Freedom Summer really began with the South's first Freedom Day, January 22, in which hundreds of Forrest County African American residents, supported by out-of-state volunteers including fifty pastors from the National Council of Churches, stood all day in the rain waiting to enter the Forrest County Courthouse in order to attempt to register to vote. Demonstrations continued in front of the Courthouse throughout the Spring.

In July and August 1964, while voter registration activities continued, COFO workers, volunteers, and local residents established Freedom Schools in seven African American churches -- Bentley Chapel United Methodist Church, Morning Star Baptist Church, Mt. Zion Baptist Church, Priest Creek Missionary Baptist Church, St. John's United Methodist Church, St. Paul United Methodist Church, and Truelight Baptist Church. Mass meetings were held at these churches and at St. James Christian Methodist Episcopal Church. Church members opened their homes to the volunteers, housing and feeding them at the risk of violence and economic reprisal.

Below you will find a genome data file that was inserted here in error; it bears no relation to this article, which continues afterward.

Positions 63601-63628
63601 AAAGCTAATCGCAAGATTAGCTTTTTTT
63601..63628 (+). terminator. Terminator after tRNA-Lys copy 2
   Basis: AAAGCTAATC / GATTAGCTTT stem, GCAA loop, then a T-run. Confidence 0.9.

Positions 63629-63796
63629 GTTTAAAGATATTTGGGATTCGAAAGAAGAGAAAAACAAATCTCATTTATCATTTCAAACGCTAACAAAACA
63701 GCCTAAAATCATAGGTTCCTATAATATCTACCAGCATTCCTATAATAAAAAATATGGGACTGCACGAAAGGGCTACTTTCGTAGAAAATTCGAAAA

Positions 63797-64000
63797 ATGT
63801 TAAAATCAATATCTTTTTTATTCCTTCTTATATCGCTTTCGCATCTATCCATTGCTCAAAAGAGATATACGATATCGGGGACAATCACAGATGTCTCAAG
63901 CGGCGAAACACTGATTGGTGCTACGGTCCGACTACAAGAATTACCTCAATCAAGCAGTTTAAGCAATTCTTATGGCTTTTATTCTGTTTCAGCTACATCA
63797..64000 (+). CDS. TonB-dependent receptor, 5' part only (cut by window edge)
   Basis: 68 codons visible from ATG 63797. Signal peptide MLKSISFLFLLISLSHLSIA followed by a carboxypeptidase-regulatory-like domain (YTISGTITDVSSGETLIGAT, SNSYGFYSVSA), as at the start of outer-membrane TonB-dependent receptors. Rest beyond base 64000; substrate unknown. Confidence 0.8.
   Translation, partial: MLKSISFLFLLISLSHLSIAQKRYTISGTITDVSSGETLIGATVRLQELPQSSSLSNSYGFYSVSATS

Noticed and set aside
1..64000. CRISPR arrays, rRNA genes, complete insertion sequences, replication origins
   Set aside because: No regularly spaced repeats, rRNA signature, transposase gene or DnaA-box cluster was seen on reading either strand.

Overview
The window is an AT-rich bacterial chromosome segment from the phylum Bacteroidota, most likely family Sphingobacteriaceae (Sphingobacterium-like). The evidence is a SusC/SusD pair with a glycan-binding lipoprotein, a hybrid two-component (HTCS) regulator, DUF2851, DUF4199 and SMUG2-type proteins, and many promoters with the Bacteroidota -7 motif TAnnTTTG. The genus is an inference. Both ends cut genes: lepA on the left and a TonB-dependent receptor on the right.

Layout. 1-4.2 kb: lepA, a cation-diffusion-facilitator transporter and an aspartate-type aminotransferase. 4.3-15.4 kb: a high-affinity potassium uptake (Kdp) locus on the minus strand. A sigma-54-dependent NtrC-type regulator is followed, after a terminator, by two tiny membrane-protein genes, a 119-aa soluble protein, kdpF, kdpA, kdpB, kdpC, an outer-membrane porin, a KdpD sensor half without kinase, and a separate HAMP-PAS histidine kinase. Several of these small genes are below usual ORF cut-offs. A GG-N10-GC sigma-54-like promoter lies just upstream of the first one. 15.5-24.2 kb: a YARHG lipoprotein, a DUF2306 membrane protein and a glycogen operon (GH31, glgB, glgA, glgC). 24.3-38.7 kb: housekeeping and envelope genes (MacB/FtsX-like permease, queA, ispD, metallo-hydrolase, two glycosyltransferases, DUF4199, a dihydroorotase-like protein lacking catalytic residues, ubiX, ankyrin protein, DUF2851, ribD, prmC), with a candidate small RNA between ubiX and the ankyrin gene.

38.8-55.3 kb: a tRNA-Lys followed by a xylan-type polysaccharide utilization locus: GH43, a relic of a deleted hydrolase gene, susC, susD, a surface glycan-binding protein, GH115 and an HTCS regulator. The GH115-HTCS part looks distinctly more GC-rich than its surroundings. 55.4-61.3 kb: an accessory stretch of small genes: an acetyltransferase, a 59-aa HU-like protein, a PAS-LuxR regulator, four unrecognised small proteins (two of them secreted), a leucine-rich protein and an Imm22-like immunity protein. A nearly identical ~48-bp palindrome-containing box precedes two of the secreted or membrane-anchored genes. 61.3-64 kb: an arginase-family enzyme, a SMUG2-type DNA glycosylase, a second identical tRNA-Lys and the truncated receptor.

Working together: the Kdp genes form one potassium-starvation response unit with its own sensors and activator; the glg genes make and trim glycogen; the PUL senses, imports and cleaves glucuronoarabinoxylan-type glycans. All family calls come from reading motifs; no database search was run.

The Freedom Schools offered classes in subjects like civics and Negro history which were not taught in the Black public schools. Palmer's Crossing Freedom School students authored the "Declaration of Independence" that was adopted at the state-wide convention of Mississippi Freedom Schools held in Meridian in August 1964 and included in the platform of the Mississippi Freedom Democratic Party that same year. There were so many students enrolled in local Freedom Schools - an estimated 650-675 - that the state Freedom School director, Dr. Staughton Lynd, professor of history at Yale University, called Hattiesburg "the Mecca of the Freedom School world."